Friday, January 31, 2014

Kecak, Kecak

Bali was never on my bucket list of places to visit. I’d always dismissed it as too touristy and commercial. It only made matters worse that it seems to be all the rage with non-imaginative honeymooners. However, with flight fares and visa norms being conducive, it seemed like an ideal getaway for a few days. Besides, with some good research, I knew I could ferret out some quieter, non-touristy areas to explore.

Of course, there are certain traditions that a traveler must experience. I’d shied away from the long list of temple tours – as a non-practising Hindu, I didn't fancy my trip being turned into a pilgrimage. Nonetheless, since some of the temples – for instance, Tanah Lot or Uluwatu – are located in absolutely picturesque locations, I decided to grasp the nettle and pay a visit. It was well worth my while.

Views from Tanah Lot & Uluwatu (Click to Enlarge)
For one, I noticed that despite a lot of the Balinese people being more ummm, well…vociferous about their religion and castes than in urban India, their temples are wonderfully more open, welcoming, tolerant and less greedy than a lot of ours. While Tanah Lot didn’t impose any restrictions at all – I even saw tourists sauntering around in the main temple area with their shoes on – Uluwatu provided bright purple sarongs, free of charge, for both men and women whose clothes did not cover their knees.

The peace and genuine piety was not lost on me as I flashed back to a horrific visit to the Jagannath Temple in Puri (Orissa, India). Here, the vile priests whacked us with fat wooden sticks and demanded money for their “blessings”, picked out anyone light-complexioned/in jeans/sharp-featured, asking them to prove they were Hindu before allowing them in. Dude, please. If I were giving out money to everyone who whacked me, my mother would have made the Forbes Rich List before I reached age 6.

My main interest in Uluwatu, nonetheless, was the famed Kecak fire dance - performed in an amphitheatre on a cliff at sunset. The view couldn't get any better – the sun splattering the sky in hues of yellow, orange and then pink and purple before sinking into the wide expanse of ocean. The organisers packed us in tighter than sardines – the amphitheater was crammed beyond capacity and at least an hour and a half before the show was to begin.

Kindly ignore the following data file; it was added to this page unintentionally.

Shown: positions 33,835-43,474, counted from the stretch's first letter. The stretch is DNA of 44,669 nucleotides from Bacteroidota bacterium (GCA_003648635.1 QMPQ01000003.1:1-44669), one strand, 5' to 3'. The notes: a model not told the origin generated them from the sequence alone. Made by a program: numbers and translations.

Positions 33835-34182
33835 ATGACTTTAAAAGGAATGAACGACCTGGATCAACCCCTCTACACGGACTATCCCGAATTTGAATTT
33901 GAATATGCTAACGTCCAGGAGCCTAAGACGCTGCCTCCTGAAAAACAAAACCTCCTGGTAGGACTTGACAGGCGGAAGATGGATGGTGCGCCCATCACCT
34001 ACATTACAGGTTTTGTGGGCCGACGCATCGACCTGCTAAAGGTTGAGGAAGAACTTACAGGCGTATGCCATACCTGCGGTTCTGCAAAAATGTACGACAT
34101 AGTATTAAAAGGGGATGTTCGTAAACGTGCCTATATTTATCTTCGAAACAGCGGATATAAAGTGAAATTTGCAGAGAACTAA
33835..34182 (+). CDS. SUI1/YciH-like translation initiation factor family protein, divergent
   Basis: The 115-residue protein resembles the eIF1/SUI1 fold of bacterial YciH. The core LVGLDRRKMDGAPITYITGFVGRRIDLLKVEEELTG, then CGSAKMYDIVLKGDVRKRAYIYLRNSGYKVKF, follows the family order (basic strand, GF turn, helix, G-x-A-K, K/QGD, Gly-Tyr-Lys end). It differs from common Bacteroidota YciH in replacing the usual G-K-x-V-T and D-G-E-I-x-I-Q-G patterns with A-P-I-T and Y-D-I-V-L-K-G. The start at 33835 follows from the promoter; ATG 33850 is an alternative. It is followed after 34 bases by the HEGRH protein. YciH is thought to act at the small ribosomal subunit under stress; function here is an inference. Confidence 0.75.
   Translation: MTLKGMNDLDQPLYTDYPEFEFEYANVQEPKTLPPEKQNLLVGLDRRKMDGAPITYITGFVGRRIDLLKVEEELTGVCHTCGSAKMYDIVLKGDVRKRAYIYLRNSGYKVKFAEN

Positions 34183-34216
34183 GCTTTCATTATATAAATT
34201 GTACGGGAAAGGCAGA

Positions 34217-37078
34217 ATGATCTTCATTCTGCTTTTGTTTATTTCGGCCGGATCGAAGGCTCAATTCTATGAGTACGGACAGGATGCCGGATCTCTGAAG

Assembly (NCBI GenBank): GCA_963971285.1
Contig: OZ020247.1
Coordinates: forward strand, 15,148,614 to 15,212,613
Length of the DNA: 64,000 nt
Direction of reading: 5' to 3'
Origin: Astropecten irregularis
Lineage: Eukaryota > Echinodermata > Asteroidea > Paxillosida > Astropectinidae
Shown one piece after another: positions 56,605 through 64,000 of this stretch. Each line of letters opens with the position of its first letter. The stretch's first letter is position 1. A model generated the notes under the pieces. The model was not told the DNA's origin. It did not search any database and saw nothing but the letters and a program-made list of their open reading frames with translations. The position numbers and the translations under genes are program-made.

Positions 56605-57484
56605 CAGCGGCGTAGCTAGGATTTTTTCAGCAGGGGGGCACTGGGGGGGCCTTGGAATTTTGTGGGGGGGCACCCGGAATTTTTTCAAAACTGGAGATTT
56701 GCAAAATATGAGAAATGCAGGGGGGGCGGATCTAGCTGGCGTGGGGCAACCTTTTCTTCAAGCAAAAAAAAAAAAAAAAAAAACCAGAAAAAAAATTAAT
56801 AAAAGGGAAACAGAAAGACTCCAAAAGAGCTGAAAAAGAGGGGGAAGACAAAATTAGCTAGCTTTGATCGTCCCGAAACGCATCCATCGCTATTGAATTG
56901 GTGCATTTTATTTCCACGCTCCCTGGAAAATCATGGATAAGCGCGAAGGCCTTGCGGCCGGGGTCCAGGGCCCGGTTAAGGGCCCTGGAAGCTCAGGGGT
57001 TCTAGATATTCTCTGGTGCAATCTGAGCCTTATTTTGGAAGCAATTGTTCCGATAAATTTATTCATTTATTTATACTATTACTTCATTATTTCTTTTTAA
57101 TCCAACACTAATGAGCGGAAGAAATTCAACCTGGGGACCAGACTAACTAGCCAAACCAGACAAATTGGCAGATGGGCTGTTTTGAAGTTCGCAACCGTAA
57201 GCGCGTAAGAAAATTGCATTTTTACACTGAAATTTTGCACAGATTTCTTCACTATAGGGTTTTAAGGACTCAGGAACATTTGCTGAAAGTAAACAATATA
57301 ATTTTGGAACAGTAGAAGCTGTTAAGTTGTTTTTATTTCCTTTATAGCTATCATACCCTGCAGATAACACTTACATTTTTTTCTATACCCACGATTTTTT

The audience squashed together (Click to enlarge)
I knew from my research that the Kecak dance involved a few dancers performing scenes from the Hindu mythological tale “Ramayana” to the tune of 70 men, dressed in checked cloth around their waists, percussively chanting “kecak”. They weren’t kidding about the “kecak” chanting. It continued for a good 15 minutes initially – I got worried that was all there was to it: Sitting there listening to men chant “kecak” while absorbing the sweat liberally rolling off your neighbour in the sweltering amphitheatre.

However, the dancers soon showed up. The story was easy to follow for anyone vaguely familiar with the Ramayana – take it from someone who, on occasion, has struggled to distinguish her Hanumans from her Ganeshas. Having the pamphlet with the various scenes outlined for reference was handy too. Hanuman (or “Hanoman” as he is known in Bali) clowned around with the audience for a bit – further reiterating how much easier the Balinese seem to be about religion than the Indian Hindu fundamentalists. The performance was engrossing, the kecak-ing never relenting for the entire duration.

The performance built up to a crescendo with Hanuman, his tail on fire, running amok and setting Lanka on fire. There was fire and sparks flying around dramatically in the middle of the arena at the end as the kecak-ing singers reached a frenzied crescendo and then called it a night.

The remaining embers were doused with water while the crowd posed with various dancers for pictures before quietly filing out into the balmy night; everyone’s ears still reverberating with that annoyingly addictive yet rhythmic gibber: kecak, kecak, kecak…..

Scenes from the Kecak Dance (Click to enlarge)
[Click here for a video of the Kecak dance at Uluwatu. Let me assure you it sounds far better in person.]


  1. Based on Kecak here is L Subramaniam's


  3. @Praveen: Thanks for sharing LS's fusion version. Wasn't aware of that. I've added a link to a video of the dance at Uluwatu specifically.

  4. thanks to your post, I finally was reminded of my long standin wish list of reading A.K.Ramanujans essay 'Three Hundred Ramayanas'. Brilliant if you are interested...

  5. @mizarukikazaruiwazaru: Thanks! I'm going to check it out.


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